Red Fox Labrador Annie sitting in a field 'smiling'

Our Annie – 11 years young but still loving her walks

Annie and Little Bear with their friend Grace

Annie and Little Bear with their friend Grace

Oh my poor neglected blog. Seven whole months on its lonesome, twiddling its pixels in cyber space wondering if this was it, the thing every blog dreads – the last post.

Well, despite my tardiness, TLBDB, now in its fifth year, need not fear, I have no intentions of abandoning it. I have though come to accept that my posts may not be quite so frequent as they once were.

My less frequent updates are due to a couple of factors.  Finding a group of people locally who are all living and working with reactive dogs has been an enormous help, not just for the opportunity to socialise our dogs, but to find support from people who really, genuinely understand the challenges.

Working for myself also means that I now get paid to write. Admittedly, I don’t get paid to write about dogs, but you never say never!

Little Bear and Annie have come such a long way and continue to be a source of joy and hilarity.  They still have issues and we’ve come to realise that when working with fearful dogs, there’s rarely ever a destination, just a better quality of road.

Mini schnauzer Little Bear having a cuddle

Bear deals much better with firework night if he has someone to snuggle with.

“Remember, remember the fifth of November, gunpowder, treason and plot.” For some unknown reason we’re still celebrating Guy Fawkes’ failed attempt to blow the Houses of Parliament to smithereens 400 years after the fact.

Don’t get me wrong, I’m all for tradition if it brings a smile to people’s faces, but when you have a dog that’s terrified of loud noises, firework night is traumatic. Picture your dog hunched in a corner, shaking like a leaf and panting so hard you’re afraid he might pass out.

It’s a pitiful sight especially when you’re unable to control the source of their fear. What’s worse is the fact that as the sale of fireworks is unregulated, fireworks ‘night’ now seems to last up to two weeks meaning another assault can come at any time.

Advice 

Lots of dogs are of course frightened of fireworks and social media has been awash with people asking for advice on how to cope with their terrified pets.  On the whole the advice offered is sound: Turn up the TV; try a Thunder-shirt, herbal calmers, hormone collars and diffusers like Adaptil and for those instances where nothing works, a consultation with your vet for a prescribed tranquilliser.

However, there are still those who insist that ignoring your dog is the only way to deal with the situation.  I understand where this thinking may have come from – in positive reinforcement training we often ignore bad behaviour like jumping up for fear of reinforcing it with our attention.  However, YOU CAN’T REINFORCE FEAR! Once your dog is afraid he’s incapable of learning anything so you won’t make it worse by giving him attention.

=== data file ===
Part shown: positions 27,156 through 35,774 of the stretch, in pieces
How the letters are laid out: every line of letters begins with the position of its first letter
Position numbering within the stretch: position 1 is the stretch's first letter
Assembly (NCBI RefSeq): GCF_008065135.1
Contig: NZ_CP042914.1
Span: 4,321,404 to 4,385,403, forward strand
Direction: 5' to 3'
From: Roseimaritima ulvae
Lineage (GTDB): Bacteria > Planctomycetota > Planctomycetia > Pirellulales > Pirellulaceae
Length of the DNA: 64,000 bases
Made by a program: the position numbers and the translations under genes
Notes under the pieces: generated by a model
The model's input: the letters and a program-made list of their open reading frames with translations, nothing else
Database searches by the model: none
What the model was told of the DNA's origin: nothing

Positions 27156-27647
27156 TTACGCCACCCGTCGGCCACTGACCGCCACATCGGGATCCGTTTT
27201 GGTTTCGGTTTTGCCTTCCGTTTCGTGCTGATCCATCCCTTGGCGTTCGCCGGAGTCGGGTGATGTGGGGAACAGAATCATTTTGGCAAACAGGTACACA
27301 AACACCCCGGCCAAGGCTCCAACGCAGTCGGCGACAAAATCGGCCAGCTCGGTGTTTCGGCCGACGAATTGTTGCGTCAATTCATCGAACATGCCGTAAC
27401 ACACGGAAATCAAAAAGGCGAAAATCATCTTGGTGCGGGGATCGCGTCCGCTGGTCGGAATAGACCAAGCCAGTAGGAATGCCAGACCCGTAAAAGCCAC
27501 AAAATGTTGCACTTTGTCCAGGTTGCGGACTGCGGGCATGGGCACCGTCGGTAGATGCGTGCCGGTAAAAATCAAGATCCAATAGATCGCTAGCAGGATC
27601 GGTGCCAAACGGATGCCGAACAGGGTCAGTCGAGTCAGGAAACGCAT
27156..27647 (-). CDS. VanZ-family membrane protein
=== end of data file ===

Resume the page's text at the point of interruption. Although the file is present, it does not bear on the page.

For pity’s sake, just cuddle your bloody dog! 

So please, if your dog is frightened and wants to be near you – CUDDLE HIM! Distract him, play with him – hell, wrap him in a blanket and feed him roast chicken off a fork if it’ll make him feel better but please, PLEASE do not ignore him.

You didn’t have to be a dog lover to feel your heart break at the news reports of the fire at the Manchester Rescue Centre which killed more than fifty dogs last night.

Two local men broke into the burning complex to kick down doors and rescue as many dogs as they could; locals jammed roads on their way to the scene with food and blankets and overnight more than a million pounds has been raised for the charity.

That the fire was started deliberately is horrifying enough, but what is perhaps even more haunting is the fact that this was the second tragedy to befall these poor dogs, having already been abandoned by the people who they trusted to care for them.

While cute puppies remain commodities to be bought on a whim and discarded when the hard work becomes apparent, there will be little respite for the rescue centres who try so hard to re home these abandoned dogs.

Fifty dogs lost their lives in horrendous circumstances yesterday but 9,000 perfectly re-homeable dogs are killed each year in this country by Pounds and ‘Rescue’ organisations simply because there are no homes for them.

As I watched the pictures of the wonderful people of Manchester lining up to help outside the smouldering Rescue Centre my one consoling thought was that perhaps people might now be moved to show similar compassion and help save the lives of the 25 dogs a day who die silently all for the want of a family to love them.